Quiet quitting, burnout, exhaustion. We’re seeing these themes play out in organizations over and over again.
The biggest favour leaders can do for their employees is to assess their ability to react and respond to problems, challenges, and opportunities.
What I see as a significant contributor to burnout is when employees are constantly responding to the firefighting occurring in their organizations. When employees are being taken off of their important work that is rooted in thought-out planning and goal setting to react to their leader’s latest best idea – this is what contributes to burnout.
What are my priorities? How do I prioritize when everything is a priority?
Whenever a client reaches out for training for their teams, the first question is, “What strategic objective is this training connected to?” If they can answer the question, I do a little fist pump. It means this training has been thought out and carefully decided upon to help build their teams. If they respond and say, “It isn’t… we just want some team building”, I know it won’t be a long-term transformational engagement. But commonly, I’ll take the training anyway because I love this work! Ha ha!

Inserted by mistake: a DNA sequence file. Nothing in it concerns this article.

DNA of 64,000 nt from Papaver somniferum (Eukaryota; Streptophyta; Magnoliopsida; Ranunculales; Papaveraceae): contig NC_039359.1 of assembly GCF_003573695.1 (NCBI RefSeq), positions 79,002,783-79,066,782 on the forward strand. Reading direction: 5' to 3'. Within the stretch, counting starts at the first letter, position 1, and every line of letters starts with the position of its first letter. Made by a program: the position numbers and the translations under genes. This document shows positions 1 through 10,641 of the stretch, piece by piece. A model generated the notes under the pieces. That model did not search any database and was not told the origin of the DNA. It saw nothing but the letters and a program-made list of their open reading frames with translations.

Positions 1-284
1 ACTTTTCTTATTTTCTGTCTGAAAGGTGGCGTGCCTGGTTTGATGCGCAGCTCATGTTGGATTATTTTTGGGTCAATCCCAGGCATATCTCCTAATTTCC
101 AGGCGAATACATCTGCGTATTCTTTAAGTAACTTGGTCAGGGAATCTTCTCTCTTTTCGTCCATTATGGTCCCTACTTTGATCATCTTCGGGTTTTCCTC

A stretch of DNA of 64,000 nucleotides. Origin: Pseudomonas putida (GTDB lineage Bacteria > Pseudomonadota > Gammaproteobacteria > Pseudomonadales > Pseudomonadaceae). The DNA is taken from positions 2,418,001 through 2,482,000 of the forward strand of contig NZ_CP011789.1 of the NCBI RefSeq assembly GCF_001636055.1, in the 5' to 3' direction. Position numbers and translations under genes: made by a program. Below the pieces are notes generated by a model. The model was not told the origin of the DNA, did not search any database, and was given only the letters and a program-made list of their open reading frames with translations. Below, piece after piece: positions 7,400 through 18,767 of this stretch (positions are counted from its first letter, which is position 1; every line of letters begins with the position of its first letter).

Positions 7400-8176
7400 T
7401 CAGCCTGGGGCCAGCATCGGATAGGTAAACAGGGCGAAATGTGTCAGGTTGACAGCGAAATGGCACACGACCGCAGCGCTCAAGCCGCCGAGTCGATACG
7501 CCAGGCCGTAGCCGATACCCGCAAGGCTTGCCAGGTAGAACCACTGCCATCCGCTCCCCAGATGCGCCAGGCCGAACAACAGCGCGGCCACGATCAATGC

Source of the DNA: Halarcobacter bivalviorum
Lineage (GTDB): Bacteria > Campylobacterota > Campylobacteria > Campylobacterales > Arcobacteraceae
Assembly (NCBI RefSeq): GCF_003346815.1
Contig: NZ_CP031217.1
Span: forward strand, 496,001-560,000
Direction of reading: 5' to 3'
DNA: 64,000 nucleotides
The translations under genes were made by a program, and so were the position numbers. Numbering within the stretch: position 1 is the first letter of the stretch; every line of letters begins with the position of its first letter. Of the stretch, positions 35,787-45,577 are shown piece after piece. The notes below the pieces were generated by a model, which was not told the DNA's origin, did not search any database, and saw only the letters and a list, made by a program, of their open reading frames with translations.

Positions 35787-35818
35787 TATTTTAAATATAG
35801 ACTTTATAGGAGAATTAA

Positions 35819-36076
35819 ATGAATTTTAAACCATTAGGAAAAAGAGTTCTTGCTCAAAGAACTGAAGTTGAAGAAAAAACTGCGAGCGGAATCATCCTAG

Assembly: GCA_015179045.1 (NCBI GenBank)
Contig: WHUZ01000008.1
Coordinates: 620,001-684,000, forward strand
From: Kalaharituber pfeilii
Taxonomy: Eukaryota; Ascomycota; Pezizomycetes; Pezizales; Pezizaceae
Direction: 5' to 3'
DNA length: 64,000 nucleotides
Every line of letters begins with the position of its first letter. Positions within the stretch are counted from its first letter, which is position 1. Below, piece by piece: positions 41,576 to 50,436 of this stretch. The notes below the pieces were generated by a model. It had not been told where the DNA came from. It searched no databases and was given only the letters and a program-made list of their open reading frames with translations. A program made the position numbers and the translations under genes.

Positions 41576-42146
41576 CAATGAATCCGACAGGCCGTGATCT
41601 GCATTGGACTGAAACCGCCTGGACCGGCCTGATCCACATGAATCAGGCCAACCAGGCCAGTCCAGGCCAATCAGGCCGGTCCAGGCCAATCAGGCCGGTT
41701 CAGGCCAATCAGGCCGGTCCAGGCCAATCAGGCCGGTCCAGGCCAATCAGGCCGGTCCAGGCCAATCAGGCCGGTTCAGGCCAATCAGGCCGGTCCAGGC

If your organization is experiencing burnout, quiet quitting, or exhaustion, I encourage you to slow down to consider:
- How good of a job are we doing at following our strategic plan?
- What is the overall mindset makeup of our team? Are we “fixed” thinkers rooted in the doom and gloom of today’s external outlook, or do we have a “growth” mindset believing that no matter what the external outlook is, we have the resiliency and resourcefulness to adapt and change to the current climate?
- How often as a leader am I interrupting my employees’ important work with my firefighting, reactive objectives, and impulsive ideas…be honest here.?
In challenging economic times, it can be easy to think we need to say yes to every opportunity that comes our way. But remember that this is fixed thinking and that there is a cost to saying yes. Sometimes saying no actually allows for a greater, more important opportunity to come your way.
Perhaps consider that saying no to that next tricky client or shiny opportunity is actually saying YES to your employees’ well-being, and their ability to serve the amazing clients you already have.
What strategic objective is your employee request connected to?
What do you need to say no to in order to stay true to your important work and execute your strategy?